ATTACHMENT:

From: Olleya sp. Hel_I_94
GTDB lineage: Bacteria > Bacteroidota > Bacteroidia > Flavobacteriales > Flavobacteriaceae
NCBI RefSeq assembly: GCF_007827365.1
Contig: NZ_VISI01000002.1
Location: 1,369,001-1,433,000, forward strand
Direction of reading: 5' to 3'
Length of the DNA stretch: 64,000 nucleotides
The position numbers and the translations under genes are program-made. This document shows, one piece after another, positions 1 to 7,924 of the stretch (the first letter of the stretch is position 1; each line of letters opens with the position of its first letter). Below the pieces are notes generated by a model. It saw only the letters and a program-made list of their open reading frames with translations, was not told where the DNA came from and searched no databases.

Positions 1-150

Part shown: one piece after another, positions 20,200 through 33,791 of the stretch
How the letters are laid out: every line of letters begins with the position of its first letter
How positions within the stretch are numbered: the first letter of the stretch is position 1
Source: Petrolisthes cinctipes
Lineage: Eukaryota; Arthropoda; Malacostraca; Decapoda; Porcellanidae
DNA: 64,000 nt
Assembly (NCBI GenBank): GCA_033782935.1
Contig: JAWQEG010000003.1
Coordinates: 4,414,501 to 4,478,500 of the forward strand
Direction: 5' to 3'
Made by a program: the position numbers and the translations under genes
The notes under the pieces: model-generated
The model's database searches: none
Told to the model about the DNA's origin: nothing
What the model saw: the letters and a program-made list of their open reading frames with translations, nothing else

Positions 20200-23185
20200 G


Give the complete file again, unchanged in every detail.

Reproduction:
From: Olleya sp. Hel_I_94
GTDB lineage: Bacteria > Bacteroidota > Bacteroidia > Flavobacteriales > Flavobacteriaceae
NCBI RefSeq assembly: GCF_007827365.1
Contig: NZ_VISI01000002.1
Location: 1,369,001-1,433,000, forward strand
Direction of reading: 5' to 3'
Length of the DNA stretch: 64,000 nucleotides
The position numbers and the translations under genes are program-made. This document shows, one piece after another, positions 1 to 7,924 of the stretch (the first letter of the stretch is position 1; each line of letters opens with the position of its first letter). Below the pieces are notes generated by a model. It saw only the letters and a program-made list of their open reading frames with translations, was not told where the DNA came from and searched no databases.

Positions 1-150

Part shown: one piece after another, positions 20,200 through 33,791 of the stretch
How the letters are laid out: every line of letters begins with the position of its first letter
How positions within the stretch are numbered: the first letter of the stretch is position 1
Source: Petrolisthes cinctipes
Lineage: Eukaryota; Arthropoda; Malacostraca; Decapoda; Porcellanidae
DNA: 64,000 nt
Assembly (NCBI GenBank): GCA_033782935.1
Contig: JAWQEG010000003.1
Coordinates: 4,414,501 to 4,478,500 of the forward strand
Direction: 5' to 3'
Made by a program: the position numbers and the translations under genes
The notes under the pieces: model-generated
The model's database searches: none
Told to the model about the DNA's origin: nothing
What the model saw: the letters and a program-made list of their open reading frames with translations, nothing else

Positions 20200-23185
20200 G